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  • Writer's pictureRachel Ulatowski

Do You Ever Get Over Being Chopped Liver?

Chopped liver and onions on a cutting board
(Photo Credit: Wix)

I used to think I could get used to anything. It was always kind of my philosophy. How else could I explain various phenomena of my life, like getting "used to" abuse to the point it took me years to recognize the dysfunction of my upbringing or how my body could go from being unable to run 1 mile to getting "used to" running 10 miles with ease? I even sometimes question if there is such a thing as "love" just because I feel humans would grow to love almost anyone if they spent enough time around them. We have the whole enemies-to-lovers trope as proof of humans' changing affections in the face of proximity. Therefore, is it really love, or is it just getting used to someone?

Of all the things I could get used to in life, being chopped liver should've been the easiest. I can't recall a period in my life where I wasn't chopped liver. I was always the least favorite, the least desirable, and the last choice if I even was a choice.

It was so well known that I was the chopped liver of my mother's children that she compared herself to an animal to excuse the undeniable truth. Pretending to be as philosophical and deep a thinker as Aristotle, she sat on the couch with serious eyes and a straight face, explaining to us children that it was a fact that some animals (she did not specify which animals), when separated from their babies for some time, decide that they don't want them. Hence, she, being so closely related to unspecified animals, failed to bond with me because my one-pound premature self stayed at the hospital several days after she went home.

Surely, a child carrying around their mother's bizarre explanation of why she doesn't like her on her shoulders wouldn't ever expect to be anything more than chopped liver. So, I didn't mind much when I continued to be chopped liver. I was always the only person in class left without a partner. At the end of the cross-country practice, I'd always have to partner with the coach when we were supposed to team up for team stretches. Once, a boy got teased about what he was "so afraid of" when he balked at sitting next to me on the bus or doing warmups with me because we were the only two left. When I was in college, my dad and sister went to great lengths to hide a Disneyland trip from me because they were so terrified I would want to go with them.

Chopped liver, chopped liver, chopped liver. It was just the beat my life played to since the day I was born. I didn't really think I was that inferior; I just accepted that it was how others saw me. In the same way I believed I could get used to anything, I also believed that I could be anything that anyone wanted me to be, but even then, they'd never accept me. It wasn't about who I was or what I did; they just didn't want me. The essence of me, I suppose.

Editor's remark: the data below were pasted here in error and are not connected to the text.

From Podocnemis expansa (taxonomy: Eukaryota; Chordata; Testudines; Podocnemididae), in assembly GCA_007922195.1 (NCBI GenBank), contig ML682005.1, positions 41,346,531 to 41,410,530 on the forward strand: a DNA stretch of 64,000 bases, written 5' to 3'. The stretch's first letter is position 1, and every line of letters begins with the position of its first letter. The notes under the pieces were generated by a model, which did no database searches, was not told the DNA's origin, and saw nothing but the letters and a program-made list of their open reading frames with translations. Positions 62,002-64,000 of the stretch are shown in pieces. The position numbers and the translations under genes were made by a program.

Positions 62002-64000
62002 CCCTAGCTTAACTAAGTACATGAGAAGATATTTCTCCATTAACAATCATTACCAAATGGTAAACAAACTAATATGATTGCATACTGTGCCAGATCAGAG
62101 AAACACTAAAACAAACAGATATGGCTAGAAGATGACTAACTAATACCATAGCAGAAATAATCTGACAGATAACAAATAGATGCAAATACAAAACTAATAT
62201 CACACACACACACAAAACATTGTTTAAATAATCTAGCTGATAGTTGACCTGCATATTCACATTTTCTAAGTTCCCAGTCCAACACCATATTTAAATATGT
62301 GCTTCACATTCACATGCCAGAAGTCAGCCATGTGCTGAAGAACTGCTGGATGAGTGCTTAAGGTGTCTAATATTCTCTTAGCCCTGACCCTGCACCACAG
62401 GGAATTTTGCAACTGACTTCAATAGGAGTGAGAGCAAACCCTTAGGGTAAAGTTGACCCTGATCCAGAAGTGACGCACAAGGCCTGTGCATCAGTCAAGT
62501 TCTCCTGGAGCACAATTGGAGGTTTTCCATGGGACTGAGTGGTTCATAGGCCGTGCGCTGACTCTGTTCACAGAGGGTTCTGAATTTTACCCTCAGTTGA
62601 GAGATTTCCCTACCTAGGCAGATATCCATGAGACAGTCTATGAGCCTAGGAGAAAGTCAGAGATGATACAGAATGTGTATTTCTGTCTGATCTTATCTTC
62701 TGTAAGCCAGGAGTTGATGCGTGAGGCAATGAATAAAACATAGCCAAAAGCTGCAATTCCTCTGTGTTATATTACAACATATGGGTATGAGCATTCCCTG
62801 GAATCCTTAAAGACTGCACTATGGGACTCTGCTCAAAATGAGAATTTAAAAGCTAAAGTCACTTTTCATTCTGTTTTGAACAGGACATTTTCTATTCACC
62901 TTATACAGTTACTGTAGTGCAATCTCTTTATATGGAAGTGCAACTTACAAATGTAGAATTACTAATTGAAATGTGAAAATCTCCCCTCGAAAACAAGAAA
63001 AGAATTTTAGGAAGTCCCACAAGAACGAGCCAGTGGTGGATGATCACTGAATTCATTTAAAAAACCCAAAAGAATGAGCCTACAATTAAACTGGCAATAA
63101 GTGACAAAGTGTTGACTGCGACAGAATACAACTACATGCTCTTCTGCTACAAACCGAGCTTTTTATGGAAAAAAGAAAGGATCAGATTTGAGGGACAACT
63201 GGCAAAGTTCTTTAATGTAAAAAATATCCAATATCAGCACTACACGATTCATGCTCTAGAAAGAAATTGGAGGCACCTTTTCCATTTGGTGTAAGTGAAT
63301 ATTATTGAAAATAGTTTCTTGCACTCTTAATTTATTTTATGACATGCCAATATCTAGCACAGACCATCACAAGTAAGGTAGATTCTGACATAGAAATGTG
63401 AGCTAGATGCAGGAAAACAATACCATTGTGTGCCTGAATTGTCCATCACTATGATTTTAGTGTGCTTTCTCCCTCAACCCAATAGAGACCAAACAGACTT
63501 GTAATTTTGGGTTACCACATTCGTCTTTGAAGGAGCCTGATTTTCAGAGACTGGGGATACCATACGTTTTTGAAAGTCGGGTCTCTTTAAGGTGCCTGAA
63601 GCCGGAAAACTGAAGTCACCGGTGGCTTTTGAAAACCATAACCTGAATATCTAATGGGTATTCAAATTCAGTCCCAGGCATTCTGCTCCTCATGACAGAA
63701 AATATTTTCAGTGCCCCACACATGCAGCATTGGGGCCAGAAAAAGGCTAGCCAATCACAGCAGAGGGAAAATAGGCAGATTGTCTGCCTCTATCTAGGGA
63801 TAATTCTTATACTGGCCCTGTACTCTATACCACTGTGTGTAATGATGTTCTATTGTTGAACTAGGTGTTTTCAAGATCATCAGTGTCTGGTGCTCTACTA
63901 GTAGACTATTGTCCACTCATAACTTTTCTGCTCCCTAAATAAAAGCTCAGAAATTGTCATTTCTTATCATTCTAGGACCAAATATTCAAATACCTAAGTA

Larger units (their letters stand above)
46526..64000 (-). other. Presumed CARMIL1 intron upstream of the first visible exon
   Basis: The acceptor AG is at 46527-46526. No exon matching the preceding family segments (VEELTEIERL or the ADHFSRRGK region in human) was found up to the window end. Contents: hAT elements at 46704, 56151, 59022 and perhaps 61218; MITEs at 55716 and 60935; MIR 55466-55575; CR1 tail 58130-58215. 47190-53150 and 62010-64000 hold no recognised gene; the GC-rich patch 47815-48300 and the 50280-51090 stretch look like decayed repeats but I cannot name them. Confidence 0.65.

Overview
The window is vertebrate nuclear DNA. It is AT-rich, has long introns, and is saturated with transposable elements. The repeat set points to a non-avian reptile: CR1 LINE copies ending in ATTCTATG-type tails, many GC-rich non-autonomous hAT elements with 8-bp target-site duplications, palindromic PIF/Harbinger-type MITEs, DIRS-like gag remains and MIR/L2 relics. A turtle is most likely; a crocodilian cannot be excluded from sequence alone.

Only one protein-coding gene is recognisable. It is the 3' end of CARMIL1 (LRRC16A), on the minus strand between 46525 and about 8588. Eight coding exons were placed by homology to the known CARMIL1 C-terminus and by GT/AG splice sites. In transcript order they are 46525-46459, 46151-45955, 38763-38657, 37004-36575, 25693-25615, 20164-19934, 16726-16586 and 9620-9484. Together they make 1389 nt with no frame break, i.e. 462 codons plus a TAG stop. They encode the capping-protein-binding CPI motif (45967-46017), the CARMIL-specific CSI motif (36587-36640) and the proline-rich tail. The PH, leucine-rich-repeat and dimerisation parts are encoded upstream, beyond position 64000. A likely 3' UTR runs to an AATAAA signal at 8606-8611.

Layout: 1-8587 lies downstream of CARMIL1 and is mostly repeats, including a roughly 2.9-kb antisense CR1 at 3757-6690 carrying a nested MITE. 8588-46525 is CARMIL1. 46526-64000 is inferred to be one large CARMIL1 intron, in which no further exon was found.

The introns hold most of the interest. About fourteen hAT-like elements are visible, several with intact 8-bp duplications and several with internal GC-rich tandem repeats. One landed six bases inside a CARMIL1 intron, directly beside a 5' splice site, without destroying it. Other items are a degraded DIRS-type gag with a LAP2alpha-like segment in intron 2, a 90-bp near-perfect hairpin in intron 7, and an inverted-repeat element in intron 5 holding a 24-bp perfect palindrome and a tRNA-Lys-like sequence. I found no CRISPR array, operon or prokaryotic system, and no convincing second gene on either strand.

Given this background, I shouldn't have expected anything else in my relationship besides being chopped liver. Men certainly made it clear to me that a woman like me didn't have many options. I was just supposed to be grateful with whatever I could get. Still, even after living life as chopped liver and growing accustomed to my inferior status in family, college, and society, I still thought my relationship would be different.

A man started paying me some attention at work and didn't run away when I was quiet, awkward, and not the giggly, bubbly, flirty girl that men expect me to be. Soon, he asked me to be his girlfriend. That was it, really. Just those facts were enough for me to create an alternate reality in my mind. For the first time in my life, I thought somebody sought me out. I thought someone chose me and only wanted me. I wasn't very familiar with dating, so I thought this was the typical sequence of events with a guy having an old-fashioned crush on a girl and slowly and respectfully pursuing her until he got her.

It was silly of me, I know. In this day and age, everyone's talking to everyone. Trying to decipher the difference between talking, seeing each other, sleeping with each other, dating, and being boyfriend and girlfriend is dizzying. Even so, three months into my relationship, I was shocked when I randomly received a text message from my boyfriend that essentially read, "Hey, you know J. E., that girl you always see me hanging around? Well, we have a sexual history, and I'm in love with her, but I'm still going to keep talking to her and being around her even though I'm with you, and you don't get any say in it. I wasn't ever going to tell you, but she told me to tell you, so I did. Also, I'm at work now, so don't message me back."

Of course, I'd seen him with that girl, but I knew she was in a five-year relationship, so I happily dismissed any second thoughts about them. Over the next few days, I was the unwilling learner of the details of their sexual exploits and how their "thing" had carried on allegedly up until days before we started dating. It would be years before I'd learn about everything they did in those three months in which I didn't know about them (but she oddly knew about me).

For some reason that is still incomprehensible to me, I stayed with him. I dealt with him and J. E. for an entire year of our relationship and many additional years, uncovering things they hid from me. I survived that first year because of the chopped liver story I made up in my head. I suppose I always subconsciously thought along the irrational lines of my mother's animal story. So, I created a scenario in my head to excuse the fact that this girl cheated on her boyfriend of five years. I told myself she was prettier, funnier, nicer, and better than me in most ways. I told myself she helped my boyfriend through the passing of his father and that I'd be cruel to take him away from such an amazing human specimen as J. E.